Rollers 242 are carried by carriage 204' by horizontal plate 224, adjacent outer vertical plate 222 in substantially the same positions and orientation as described with respect to carriage 204. Also depicted is outer block 300 mounted to the inner face 232 of outer vertical plate 222 between rollers 242. Outer block 300 is vertically adjustable on inner face 232 and is lockable at a desired vertical position with screws 302. Outer block 300 carries roller carriage 304 having inwardly extending, horizontal flange F (FIGS. 3C, 3D, 3G, 3H), from which rollers 306 project upwardly for rotation about a vertical axis. Roller carriage 304 is horizontally adjustable toward and away from outer vertical plate 222 to slide along inwardly protruding post P (FIG. 3G) press-fit into outer block 300 as adjustment screw 308 is turned, adjustment screw 308 being accessible from the outer surface of outer vertical plate 222 through slot 310.
 Inner block 236' is mounted to inner face 230 of inner vertical plate 220. Inner block 236' is horizontally adjustable toward and away from inner vertical plate 220 with adjustment screws 312, which extend through inner vertical plate 220 from the outer surface thereof into apertures 314 in inner block 236', and rides on linear bushing 316 which projects inwardly from inner vertical plate 220 through cooperatively sized and shaped aperture 318 extending through inner block 236' Inner block 236' carries downwardly extending rollers 240 mounted for rotation about a vertical axis.
 Upper block 330 is keyed into recess 332 in the lower face 334 of horizontal plate 224 extending to outer vertical plate 222, wings (not shown) on each side of upper block 330 extending into slots 336, and is adjustable toward and away from outer vertical plate 222 with adjustment screws 338 which extend into threaded bores 340 in upper block 330 and the heads of which screws 338 are accessible on the outer surface of outer vertical plate 222. Upper block 330 carries downwardly extending, frustoconical roller 342. The cone angle of frustoconical roller 342 is selected to cooperate with the angle of an oblique bearing surface 278 on each rail 208, 210 as indicated below with respect to FIG. 6. Roller 342 is retained against cap plate 344 carried by upper block 330, and against low friction plate 346 by screw 348. Thrust bearing 350 mounted in upper block 330 surrounding roller 342 and over which outer skirt 352 extends, provides support and smooth rotational motion under applied force from contact with a correspondingly angled surface of a rail 208, 210.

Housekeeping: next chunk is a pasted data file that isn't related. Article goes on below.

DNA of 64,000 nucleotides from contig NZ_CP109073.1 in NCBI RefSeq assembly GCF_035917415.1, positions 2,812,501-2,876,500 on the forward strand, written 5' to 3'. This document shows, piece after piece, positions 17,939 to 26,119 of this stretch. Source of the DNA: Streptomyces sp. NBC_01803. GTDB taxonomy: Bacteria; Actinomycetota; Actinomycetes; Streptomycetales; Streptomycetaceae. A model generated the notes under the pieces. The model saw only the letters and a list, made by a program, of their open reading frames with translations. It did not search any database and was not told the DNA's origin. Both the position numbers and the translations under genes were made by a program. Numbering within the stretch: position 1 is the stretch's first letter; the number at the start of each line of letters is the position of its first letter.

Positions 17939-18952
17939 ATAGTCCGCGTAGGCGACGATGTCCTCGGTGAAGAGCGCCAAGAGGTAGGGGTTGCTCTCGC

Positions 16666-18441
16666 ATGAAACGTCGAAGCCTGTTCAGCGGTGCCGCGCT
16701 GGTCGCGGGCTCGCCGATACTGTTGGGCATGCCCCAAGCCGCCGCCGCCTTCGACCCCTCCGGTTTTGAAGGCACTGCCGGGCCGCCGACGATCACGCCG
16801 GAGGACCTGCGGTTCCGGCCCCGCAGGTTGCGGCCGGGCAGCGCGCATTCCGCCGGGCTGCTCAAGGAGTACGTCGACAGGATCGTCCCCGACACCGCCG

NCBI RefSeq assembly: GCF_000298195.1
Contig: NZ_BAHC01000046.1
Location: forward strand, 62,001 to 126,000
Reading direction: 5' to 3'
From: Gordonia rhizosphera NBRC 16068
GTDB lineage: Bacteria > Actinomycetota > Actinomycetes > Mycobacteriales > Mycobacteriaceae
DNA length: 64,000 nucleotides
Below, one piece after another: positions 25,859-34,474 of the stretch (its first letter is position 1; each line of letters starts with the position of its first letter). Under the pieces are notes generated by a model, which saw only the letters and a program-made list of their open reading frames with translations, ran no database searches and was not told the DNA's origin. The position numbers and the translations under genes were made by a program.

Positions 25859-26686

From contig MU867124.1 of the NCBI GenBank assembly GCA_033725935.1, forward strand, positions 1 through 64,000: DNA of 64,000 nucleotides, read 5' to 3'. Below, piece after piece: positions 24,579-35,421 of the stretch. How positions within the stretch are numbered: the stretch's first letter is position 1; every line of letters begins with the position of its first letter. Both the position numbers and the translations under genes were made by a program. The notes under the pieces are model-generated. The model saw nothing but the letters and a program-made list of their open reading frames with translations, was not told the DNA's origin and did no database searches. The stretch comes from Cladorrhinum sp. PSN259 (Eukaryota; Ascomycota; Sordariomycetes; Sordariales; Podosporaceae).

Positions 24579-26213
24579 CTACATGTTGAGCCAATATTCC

Rollers 240, 242 and 342 are each configured with needle bearings to facilitate smooth and nonbinding movement of carriage 204' on a rail 208, 210. Rollers 306 are configured with ball bearings.
 Cam lock assembly 400 (FIG. 3F) is carried on one side of a carriage 204 or 204', and comprises rail contact lever 402 mounted for rotation about axle 404 and an adjacent lock lever 406 mounted for rotation about axle 408, both axles 404 and 408 projecting from a common side of horizontal plate 224. The distal end of rail contact lever 402 carries elastomeric pad 410 thereon. In lock position, as shown in FIG. 3F, distal end 412 of lock lever 406 is oriented downward and cam lock face 414 of lock lever 406 abuts lock seat 416 on the upper back surface of rail contact lever 402. Distal end 412 of lock lever 406 is offset outwardly from horizontal plate 224 sufficiently to be aligned with and partially received in lock recess 418 in the lower back surface of rail contact lever 402, such alignment precluding unwanted release of rail contact lever from engagement with a rail 208, 210.
 The interaction of carriages 204 and rails 208, 210 will be described further hereinbelow.